At the same time as I am teaching the POL 210 course here at CEFAM I am also putting the final touches on a course on Chinese political economy I will be delivering to a travelling group of CEFAM MBA students next month in Shanghai and Beijing.

It’s not strictly an international relations course and its broad scope is reflected in its title: China in a Globalised World. Like so much in our field it is interdisciplinary. I start with history, tracing the Middle Kingdom from the heights of the Qing Dynasty in the 19th century to the re-emergence of the People’s Republic in the 21st century as a mature, major power in a global system of states. I touch on economics, diplomacy, more than a little culture and sociology, some demographics, comparative social studies and even have some general knowledge quizzes tucked in for good measure. The goal of the course is both to contextualise the China of 2013 in that country’s broader historical scope, educate the students about the realities of the Chinese experience, and get them out into the streets of Shanghai and Beijing to feel China around them: the swathing mass of humanity that exists, creates and thrives in the world’s most populous state.

Yet I was given pause during the week as I finalised my slides and lecture notes by an article in the Chronicle of Higher Education. Headlined ‘China Bans 7 Topics in University Classrooms’, the article explained:

In an effort to curb Western influence, China’s leaders have reportedly banned the discussion of seven subjects in university classrooms, including press freedom, universal values, and the historical mistakes of the Chinese Communist Party…several professors said university leaders had instructed them at the beginning of May to avoid the subjects in class. According to academics who have been told about the list, the other taboo topics are judicial independence, economic neoliberalism, the wealth accumulated by top government officials, and civil society.


Looking over what I had planned to cover in the course it was clear that some of this was going to inevitably come up.

How can one teach about the success of the Special Economic Zones (SEZs) without touching on economic neoliberalism? Or about Mao’s time in power without reflecting on the error that was the CCP’s Cultural Revolution? Is any contemporary historical study of modern China complete without mentioning the events of Tiananmen Square in 1989 and the impact on civil society that the government response engendered?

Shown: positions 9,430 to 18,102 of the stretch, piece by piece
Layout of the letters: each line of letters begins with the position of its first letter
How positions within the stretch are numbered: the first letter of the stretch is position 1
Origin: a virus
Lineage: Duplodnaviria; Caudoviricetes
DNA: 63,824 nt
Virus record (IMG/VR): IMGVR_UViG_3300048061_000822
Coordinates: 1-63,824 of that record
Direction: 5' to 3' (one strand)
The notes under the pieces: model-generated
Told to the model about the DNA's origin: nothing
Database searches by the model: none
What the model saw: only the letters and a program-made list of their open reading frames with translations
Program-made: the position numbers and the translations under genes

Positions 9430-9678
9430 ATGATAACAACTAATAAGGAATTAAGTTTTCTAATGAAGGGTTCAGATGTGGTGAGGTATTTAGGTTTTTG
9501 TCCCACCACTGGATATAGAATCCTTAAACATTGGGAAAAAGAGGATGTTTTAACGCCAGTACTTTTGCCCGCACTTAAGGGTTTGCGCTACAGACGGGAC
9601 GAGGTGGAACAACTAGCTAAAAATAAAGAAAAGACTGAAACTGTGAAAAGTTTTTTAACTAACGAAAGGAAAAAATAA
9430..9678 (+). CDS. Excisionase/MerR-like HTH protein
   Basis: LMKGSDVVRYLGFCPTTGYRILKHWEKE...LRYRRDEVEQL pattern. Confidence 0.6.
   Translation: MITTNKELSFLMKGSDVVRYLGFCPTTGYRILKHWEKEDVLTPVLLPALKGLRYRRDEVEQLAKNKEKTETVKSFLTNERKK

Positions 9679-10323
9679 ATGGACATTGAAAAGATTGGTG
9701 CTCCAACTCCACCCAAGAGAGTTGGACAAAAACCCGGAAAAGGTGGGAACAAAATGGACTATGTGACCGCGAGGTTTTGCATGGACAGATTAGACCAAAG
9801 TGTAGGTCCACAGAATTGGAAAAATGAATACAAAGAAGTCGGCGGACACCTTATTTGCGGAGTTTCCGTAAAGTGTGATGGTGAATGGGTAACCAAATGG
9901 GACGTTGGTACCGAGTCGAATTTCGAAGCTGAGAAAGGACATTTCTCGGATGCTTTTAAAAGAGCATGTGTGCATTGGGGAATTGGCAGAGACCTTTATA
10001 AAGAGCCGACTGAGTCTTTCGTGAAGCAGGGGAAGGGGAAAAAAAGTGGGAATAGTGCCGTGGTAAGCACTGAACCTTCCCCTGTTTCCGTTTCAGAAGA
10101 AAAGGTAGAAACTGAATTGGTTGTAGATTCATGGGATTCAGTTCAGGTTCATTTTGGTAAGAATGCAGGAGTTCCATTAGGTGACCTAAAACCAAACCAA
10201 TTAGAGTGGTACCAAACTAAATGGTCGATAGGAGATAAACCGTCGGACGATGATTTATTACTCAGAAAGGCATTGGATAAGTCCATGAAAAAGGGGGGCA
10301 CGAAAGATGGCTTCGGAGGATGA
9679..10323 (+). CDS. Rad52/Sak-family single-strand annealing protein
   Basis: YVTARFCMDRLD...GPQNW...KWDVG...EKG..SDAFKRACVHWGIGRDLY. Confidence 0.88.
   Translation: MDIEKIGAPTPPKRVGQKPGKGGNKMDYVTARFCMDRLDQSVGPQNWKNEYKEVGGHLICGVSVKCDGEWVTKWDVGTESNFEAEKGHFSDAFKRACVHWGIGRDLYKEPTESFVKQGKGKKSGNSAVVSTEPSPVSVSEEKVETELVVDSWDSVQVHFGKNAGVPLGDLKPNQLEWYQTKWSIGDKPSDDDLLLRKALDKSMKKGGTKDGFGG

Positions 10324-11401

Flicking through my slides it became clear in a way it probably should have beforehand that not every professor enjoys the same sorts of freedoms as we in the West do. Indeed, I fear no repercussions at all from French president Francois Hollande for the consistently disparaging barbs I send his way most days. It’s not because I am in the majority (his approval rating is at record lows in France) or because I am ‘preaching to the choir’ (I teach business students who plan to study and work in the US – there’s barely a left wing voter among them). Rather it is because it wouldn’t occur to me or to M. Hollande to censor my speech.

Teaching about politics, even in a course where politics does not take centre stage, in China is going to be a different experience. I don’t seriously believe I will run into problems but it certainly gives me pause, if only to take a moment and recall the sorts of freedoms we enjoy in the West and the way professors do, indeed, sometimes take them for granted.

Dylan Kissane is Professor of International Politics at CEFAM in Lyon, France. Read more of e-IR’s blog Political Business.

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